In my ongoing quest to learn from best, I’ve just read ‘Business For Punks’ by James Watt, the co-founder of BrewDog, the poster child for the craft beer revolution that is sweeping the Globe.
It’s an incredible story and it’s a great read. Insightful, clear and written with the same punk attitude as the brand. I heartily recommend it – even if you don’t like beer.
Although they see themselves as true rebels, in many ways they’re deeply conventional. They do the fundamentals really well. They have a forensic attention to detail on cost and finances, – the punk accountants! – an unerring obsession with the quality of their product and a deep sensitivity towards the culture of the business and the role of every individual. All great stuff.
However, what really caught my attention was the fact that as a small business, up against wealthy megabrands, they truly embraced the constraints they operated under and saw them as a springboard for success.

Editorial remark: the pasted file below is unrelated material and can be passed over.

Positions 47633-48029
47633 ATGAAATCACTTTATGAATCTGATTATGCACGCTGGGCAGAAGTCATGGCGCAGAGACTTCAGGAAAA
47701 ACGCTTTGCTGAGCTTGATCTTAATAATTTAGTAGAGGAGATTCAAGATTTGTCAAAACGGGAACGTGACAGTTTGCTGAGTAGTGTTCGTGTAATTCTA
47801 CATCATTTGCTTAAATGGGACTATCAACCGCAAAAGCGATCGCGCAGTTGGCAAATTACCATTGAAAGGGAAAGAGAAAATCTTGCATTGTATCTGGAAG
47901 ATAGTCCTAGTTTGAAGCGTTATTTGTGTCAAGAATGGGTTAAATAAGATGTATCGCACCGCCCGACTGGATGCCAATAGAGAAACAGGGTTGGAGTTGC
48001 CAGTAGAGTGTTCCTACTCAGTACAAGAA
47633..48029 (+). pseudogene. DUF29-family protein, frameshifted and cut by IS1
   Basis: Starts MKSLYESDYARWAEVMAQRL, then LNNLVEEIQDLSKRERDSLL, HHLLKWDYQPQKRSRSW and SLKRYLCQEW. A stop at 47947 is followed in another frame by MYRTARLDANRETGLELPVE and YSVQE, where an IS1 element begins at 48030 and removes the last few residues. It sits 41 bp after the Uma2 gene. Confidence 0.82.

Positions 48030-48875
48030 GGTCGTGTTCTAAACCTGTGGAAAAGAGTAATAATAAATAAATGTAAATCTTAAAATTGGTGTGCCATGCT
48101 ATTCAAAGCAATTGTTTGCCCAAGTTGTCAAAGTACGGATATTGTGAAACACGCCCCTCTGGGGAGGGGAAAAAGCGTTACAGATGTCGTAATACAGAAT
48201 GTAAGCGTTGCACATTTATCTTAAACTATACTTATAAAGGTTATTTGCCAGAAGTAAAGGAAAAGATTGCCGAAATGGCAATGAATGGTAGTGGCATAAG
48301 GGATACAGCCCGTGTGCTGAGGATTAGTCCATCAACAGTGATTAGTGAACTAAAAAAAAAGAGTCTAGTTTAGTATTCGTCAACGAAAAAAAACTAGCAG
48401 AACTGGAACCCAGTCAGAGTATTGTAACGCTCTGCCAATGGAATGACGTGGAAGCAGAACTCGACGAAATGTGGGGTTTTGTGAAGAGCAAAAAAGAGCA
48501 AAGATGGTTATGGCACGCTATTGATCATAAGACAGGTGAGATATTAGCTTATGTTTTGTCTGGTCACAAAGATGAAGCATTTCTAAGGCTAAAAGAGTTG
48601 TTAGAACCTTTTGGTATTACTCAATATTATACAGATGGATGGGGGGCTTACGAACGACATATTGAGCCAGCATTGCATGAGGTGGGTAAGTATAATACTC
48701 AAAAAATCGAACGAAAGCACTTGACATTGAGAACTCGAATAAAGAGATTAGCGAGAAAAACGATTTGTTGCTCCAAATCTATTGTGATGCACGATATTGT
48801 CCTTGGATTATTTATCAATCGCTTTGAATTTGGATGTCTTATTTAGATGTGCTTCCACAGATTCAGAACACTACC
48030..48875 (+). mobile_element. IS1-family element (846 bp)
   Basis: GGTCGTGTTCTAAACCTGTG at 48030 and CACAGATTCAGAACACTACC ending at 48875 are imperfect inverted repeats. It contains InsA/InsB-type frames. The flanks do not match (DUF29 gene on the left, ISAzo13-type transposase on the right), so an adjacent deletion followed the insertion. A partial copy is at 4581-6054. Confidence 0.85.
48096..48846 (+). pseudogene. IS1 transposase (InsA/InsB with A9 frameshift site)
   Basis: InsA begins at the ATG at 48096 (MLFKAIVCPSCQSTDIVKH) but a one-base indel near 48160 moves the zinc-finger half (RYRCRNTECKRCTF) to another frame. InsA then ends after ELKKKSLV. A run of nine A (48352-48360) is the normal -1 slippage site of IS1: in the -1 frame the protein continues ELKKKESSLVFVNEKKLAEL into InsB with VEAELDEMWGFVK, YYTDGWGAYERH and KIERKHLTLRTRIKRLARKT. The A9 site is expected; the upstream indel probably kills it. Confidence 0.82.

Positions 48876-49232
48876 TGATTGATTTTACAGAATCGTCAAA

‘When it comes twenty first century marketing, not having a budget is definitely not a problem. In fact, it is a massive advantage masquerading as a thinly veiled constraint’
This ultimately drove them to embark on such ground breaking initiatives as their ‘Equity For Punks’ crowdfunding scheme, which is now extending to the USA. They understood that their constraints were opportunities for innovation.
This is the philosophy that we preach at ‘A Beautiful Constraint’ where we see limitations as advantages and sources of inspiration. Our point of view is that it is by truly embracing your constraint you will be forced to challenge your underlying assumptions, break out of existing modes of thinking and develop new alternative solutions.
We live in constrained times. More limitations are likely to be imposed upon us. In the future, the winners will be those who are able to turn their constraints to their advantage